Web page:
Citizens’ collective starts Biodiversity by the Bay campaign in Mumbai
A study in July found a 42.5% drop in Mumbai’s green cover over 30 years with the ratio of green spaces to total geographical area falling from 46.7% in 1988 to 26.67% in 2018 due to developmental activitiesUpdated: Sep 12, 2020 12:54 IST
Ministry of Mumbai’s Magic, a citizens’ collective, has announced the launch of Biodiversity by the Bay campaign to highlight the need for sustainable development to enhance protection for the city’s environment.
The group, which includes environmentalists and lawyers, has appealed state environment minister Aaditya Thackery to protect flamingos and their habitats, declare the entire 3,122-acre Aarey Milk Colony as a forest, increase protection for Mumbai’s green cover, ensure supportive policy for the livelihood of fishers, and increase open spaces and parks as part of the campaign.
“A collective effort is needed to amplify diverse voices to safeguard Mumbai’s rich ecosystems and unique biodiversity,” said Bhagwan Keshbhat, founder, Waatavaran, one of the groups spearheading the campaign. “Our end goal is to create a youth-led climate movement including fisherfolk, indigenous communities, law and architect students and local communities.”
A study in July found a 42.5% drop in Mumbai’s green cover over 30 years with the ratio of green spaces to total geographical area falling from 46.7% in 1988 to 26.67% in 2018 due to developmental activities. There is less than half a tree per person in Mumbai, according to NGO Praja Foundation’s data.
Kanchi Kohli, an environmental governance expert at New Delhi’s Centre for Policy Research, said the conservation of green spaces is directly linked with public health including access to clean air and water. “Urban planning at all levels needs to incorporate strategies to save public commons, protect natural areas like wetlands, mangroves, city forests and undertake ecologically informed programmes to enhance environmental quality. All of this will only be enhanced if done with a citizen-state partnership.”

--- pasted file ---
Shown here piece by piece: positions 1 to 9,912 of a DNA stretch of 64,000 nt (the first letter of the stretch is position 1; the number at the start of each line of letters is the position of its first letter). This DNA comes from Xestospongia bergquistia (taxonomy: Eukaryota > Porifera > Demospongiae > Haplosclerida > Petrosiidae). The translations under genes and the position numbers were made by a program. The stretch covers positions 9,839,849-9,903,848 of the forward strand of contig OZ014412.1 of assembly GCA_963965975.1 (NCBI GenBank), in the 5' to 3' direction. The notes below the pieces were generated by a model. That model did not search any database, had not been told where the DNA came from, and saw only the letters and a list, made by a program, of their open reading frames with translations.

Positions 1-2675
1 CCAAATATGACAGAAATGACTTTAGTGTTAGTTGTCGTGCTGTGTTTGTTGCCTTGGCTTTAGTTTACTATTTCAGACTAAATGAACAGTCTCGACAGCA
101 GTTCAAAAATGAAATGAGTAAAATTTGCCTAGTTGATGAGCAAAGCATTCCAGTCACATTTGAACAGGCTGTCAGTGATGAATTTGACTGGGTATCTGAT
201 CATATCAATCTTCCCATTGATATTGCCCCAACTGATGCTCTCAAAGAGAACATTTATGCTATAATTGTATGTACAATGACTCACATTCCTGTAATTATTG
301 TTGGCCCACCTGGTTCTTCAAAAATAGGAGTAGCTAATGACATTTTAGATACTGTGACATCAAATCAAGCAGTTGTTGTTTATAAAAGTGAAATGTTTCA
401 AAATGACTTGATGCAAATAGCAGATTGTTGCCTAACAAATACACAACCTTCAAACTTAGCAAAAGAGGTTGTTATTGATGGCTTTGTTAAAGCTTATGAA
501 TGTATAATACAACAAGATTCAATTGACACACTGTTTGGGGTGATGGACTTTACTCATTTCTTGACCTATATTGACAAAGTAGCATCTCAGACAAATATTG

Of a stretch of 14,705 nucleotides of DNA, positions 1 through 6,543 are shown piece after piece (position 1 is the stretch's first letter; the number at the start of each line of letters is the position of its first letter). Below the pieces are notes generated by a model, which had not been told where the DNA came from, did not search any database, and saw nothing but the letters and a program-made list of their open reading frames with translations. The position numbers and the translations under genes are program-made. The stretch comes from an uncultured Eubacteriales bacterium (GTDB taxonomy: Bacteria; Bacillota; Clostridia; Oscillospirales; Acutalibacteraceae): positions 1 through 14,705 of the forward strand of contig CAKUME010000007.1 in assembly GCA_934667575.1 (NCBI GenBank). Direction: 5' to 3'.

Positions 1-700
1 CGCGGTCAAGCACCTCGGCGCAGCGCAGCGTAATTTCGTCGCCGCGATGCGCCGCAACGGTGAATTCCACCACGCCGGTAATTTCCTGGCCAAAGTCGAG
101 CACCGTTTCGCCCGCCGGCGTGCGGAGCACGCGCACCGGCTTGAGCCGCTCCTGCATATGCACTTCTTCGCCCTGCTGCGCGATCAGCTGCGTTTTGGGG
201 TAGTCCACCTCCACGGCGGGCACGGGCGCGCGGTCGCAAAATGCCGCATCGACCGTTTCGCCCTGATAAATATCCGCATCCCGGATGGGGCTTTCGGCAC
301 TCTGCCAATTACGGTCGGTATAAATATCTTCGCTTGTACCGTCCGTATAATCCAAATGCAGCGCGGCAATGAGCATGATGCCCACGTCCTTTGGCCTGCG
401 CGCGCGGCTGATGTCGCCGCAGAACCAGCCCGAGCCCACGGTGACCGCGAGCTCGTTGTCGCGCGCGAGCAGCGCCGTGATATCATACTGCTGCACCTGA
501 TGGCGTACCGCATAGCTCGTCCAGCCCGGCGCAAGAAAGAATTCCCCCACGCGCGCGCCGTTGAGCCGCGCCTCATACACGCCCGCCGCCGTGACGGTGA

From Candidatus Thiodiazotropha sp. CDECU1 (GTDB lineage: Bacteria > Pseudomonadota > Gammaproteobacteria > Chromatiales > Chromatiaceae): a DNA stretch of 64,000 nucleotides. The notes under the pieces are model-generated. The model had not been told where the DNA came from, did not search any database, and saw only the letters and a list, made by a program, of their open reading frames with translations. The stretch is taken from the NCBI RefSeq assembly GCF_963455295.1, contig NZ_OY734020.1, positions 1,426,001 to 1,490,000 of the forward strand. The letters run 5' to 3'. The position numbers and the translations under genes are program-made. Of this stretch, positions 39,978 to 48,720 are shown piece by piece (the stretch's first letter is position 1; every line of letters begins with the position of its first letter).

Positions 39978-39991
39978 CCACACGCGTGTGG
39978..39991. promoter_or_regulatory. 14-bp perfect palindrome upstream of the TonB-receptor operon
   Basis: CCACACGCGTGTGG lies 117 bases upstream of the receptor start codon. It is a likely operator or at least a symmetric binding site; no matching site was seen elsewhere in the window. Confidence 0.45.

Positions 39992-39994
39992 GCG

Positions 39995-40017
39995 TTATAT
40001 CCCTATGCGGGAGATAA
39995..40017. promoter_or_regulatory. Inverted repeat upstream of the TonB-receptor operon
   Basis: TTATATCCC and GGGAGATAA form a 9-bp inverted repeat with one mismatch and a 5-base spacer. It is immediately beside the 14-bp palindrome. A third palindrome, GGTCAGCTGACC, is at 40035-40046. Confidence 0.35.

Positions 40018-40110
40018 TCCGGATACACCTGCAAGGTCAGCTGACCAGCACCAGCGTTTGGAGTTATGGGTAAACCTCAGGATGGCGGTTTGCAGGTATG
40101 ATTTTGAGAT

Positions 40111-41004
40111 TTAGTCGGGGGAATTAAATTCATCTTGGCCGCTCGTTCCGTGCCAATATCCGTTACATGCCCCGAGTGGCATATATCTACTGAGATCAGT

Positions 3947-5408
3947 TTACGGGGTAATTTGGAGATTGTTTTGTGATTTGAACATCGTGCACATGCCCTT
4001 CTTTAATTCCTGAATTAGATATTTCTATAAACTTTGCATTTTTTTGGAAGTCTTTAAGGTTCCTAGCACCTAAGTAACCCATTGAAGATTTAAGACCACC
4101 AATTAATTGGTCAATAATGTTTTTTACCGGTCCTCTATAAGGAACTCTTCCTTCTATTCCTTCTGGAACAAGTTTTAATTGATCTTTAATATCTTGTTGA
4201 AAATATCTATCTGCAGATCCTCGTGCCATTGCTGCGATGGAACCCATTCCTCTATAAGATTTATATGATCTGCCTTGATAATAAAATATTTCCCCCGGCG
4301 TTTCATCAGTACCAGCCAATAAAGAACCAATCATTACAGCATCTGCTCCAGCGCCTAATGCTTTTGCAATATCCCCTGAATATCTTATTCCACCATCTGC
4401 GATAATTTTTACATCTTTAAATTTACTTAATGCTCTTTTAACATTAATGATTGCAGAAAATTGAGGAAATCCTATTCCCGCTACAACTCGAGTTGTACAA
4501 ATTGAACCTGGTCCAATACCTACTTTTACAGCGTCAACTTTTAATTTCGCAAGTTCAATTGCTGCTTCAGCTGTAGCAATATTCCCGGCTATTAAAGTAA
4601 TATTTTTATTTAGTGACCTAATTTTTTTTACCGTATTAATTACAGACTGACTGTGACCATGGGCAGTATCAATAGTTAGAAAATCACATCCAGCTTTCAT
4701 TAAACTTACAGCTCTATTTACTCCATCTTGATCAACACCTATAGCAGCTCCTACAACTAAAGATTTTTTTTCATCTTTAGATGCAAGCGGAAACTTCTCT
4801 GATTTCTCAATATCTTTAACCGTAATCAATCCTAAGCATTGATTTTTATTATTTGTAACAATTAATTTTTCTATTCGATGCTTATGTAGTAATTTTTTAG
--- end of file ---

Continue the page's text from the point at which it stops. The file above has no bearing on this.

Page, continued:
Urban planners said the development regulation dilutions were facilitating builders to create more concretised structures and reduce green cover. “The city’s existing open spaces is a meagre 0.9 square metre per person. It can be increased to 2 square metre per capita if all plots are developed under the development plan 2034,” said Pankaj Joshi, executive director, Urban Research Design Institute.
One of the partner organisations, Civis, would collect citizen’s inputs on open spaces and parks as part of the campaign. “We will be sharing this with the BMC [Brihanmumbai Municipal Corporation] so that they can assure greater accessibility and availability of such open spaces,” said Antaraa Vasudev, founder, Civis.
Anushri Shetty, an architecture student, said public parks should not be seen from a purely utilitarian angle but should be a source of pride in the local communities. “Local art must be channelised to create landmark features that will help develop an interactive park culture...”
The campaigners plan interactions with the environment department, artistic submissions reimagining a green Mumbai, music concerts, virtual conferences etc, for necessary policy interventions.
Siddharth Singh, an energy and climate policy expert, said they need an urban renewal mission. “In the case of Mumbai, I believe that the flamingo can be a symbol of these changes, and indeed a symbol of the city itself.”
The 21.9-hectare NRI Complex and 14-hectare TS Chanakya near the Thane creek flamingo sanctuary have been earmarked for the construction of residential, commercial buildings and a golf course. A record number of flamingos migrated there in April and May during the Covid-19 lockdown thanks to a lack of human activity.
Shavasthi Siva, an entrepreneur, said the way to steer change is to keep asking authorities for accountability. “Other than that, we are individually responsible for our environment in our everyday choices that contribute to sustainability.”
Proposed and under construction infrastructure projects threaten the remaining green lungs such as Aarey (393-acres slated for development) and the iconic south Mumbai coastline (111-hectares of the sea to be reclaimed for the coastal road project). Additionally, 28,951 illegal structures have been built inside as well as around the periphery of Sanjay Gandhi National Park, with over 25,000 structures inside the park, accounting for 11% of encroachments.
Keshabat said the recent proposal to declare 600-acre of Aarey as a forest is a step in the right direction. “...our campaign hopes to encourage similar changes.”
State forest minister Sanjay Rathod said they intend to declare mangrove forests in western suburbs as conservation reserves and enhance eco-tourism there. “We have expanded the buffer zone around Thane flamingo sanctuary to include more mangrove forests for protection. This is just the beginning of a host of measures planned for Mumbai.”